State of Peril
Join Tan and the Governor as they continue the struggle for Arizona, secure the border to the south, and put an end to the largest danger Arizona's people have ever faced.
It's a wild ride, from the desert to the south to the beauty of the Red Rock country in the north, all to stop one man.
The man stood shaking, sweat dripped from his eyebrows, with his hands out, palms up, pleading, “Patrón, I have done my best and not a single mulo has made it through the guards that are now placed all along the border. Each has gone a different route. Each has gone at a different time of day. One woman I sent to go when she wanted, how she wanted, and whatever route she wanted, so there could be no leak in mi casa. She died just as sixteen of the men, less than a mile over the border. Ten men are currently awaiting trial in Arizona for attempting to bring drugs into the state. I am working on silencing them. We cannot get our product into Arizona from the south, Patrón.”
The seated man looked at him with pity. “Four hundred miles of border and you cannot find a hole. You are less than worthless. You have cost me more than twenty millions of dollars in product. Can you repay?”READ MORE
“If you will allow me, Patrón, I will get much product in by way of California and the ships up the west coast. That route still works well, Patrón. That is how I will repay.”
“I cannot use those routes, I need the Arizona border. They have shut down almost all of the market for our product in Arizona and that is costing me a million dollars a week just in the marijuana. In coca and speed, there is another million at least every week. I need that market. Anywhere else I go, I step into someone else’s territory. I do not wish for a war between our familia and the others, do you?”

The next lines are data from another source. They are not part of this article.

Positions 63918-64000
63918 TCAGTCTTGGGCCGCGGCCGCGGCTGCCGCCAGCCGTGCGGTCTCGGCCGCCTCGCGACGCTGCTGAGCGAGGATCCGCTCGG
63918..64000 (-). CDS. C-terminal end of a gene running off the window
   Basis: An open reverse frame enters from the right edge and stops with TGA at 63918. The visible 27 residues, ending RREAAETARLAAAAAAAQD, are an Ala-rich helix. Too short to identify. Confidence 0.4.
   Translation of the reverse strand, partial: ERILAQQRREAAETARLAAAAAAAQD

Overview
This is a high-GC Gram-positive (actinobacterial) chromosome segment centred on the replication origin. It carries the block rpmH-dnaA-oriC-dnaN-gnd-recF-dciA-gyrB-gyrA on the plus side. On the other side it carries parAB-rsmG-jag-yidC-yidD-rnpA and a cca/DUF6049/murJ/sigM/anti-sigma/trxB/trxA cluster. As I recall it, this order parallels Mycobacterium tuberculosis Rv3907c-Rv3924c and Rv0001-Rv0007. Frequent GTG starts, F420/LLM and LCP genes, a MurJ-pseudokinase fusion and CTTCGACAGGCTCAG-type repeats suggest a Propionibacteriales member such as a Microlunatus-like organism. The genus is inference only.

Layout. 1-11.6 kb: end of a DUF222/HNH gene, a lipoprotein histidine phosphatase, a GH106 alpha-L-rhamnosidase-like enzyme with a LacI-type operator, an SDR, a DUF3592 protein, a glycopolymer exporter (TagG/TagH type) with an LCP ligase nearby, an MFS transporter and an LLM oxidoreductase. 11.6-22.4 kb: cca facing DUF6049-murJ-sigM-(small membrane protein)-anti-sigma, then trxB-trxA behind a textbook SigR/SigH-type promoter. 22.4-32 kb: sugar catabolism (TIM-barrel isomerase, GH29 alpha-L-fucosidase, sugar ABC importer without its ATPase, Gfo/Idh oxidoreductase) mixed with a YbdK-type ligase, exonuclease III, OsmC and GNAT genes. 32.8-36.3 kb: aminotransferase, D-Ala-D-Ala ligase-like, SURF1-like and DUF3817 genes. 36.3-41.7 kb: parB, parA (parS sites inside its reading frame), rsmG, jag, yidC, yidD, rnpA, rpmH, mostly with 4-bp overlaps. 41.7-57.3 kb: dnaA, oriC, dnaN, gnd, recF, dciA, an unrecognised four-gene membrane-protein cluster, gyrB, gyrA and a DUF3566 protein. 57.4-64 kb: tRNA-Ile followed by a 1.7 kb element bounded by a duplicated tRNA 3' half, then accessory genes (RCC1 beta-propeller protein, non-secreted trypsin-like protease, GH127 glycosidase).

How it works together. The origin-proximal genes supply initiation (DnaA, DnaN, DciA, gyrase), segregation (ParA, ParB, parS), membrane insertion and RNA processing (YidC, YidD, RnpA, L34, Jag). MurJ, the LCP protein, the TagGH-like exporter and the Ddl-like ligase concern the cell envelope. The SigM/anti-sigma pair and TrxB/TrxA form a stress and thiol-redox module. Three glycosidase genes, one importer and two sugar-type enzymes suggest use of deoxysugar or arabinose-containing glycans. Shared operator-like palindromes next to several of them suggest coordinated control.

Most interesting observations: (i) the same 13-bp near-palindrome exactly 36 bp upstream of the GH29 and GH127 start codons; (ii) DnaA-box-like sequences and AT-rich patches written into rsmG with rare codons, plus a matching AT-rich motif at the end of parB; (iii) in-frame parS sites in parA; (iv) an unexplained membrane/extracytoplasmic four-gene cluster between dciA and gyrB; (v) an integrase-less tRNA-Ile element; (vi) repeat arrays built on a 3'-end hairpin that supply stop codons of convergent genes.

“So, what can I do with you? You are too incompetent to live.”
The man reached in his back pocket for a handkerchief, wiped his face, and then calmly said, “If you will just give me time, I will open up the route north into Arizona. I must take serious action and it will cost you much money, Patrón.”
“You will pay the costs for the first ten million, I know you have that much, and then I will look at what you have done. If it is good, you live. If not, . . .” He left it hanging as he lit a black Cuban cigar.
“Thank you, Patrón. I will not fail you.” He stuffed the handkerchief back in his pocket, stopped, and removed it again. The sweat on his head was growing to streams heading for his shoulders.
“Not if you wish to live, you and your familia.”
The man turned and left the room. Still he wiped and trembled. He did not have ten million dollars. He had three daughters, a beautiful wife, two strong sons, and sixty men. The Patrón had hundreds of millions of dollars and hundreds of trained men. “What can I do to live?” Armado Borrago asked the sky as he closed the outside door. The driver moved the armored Hummer up as soon as he was seen.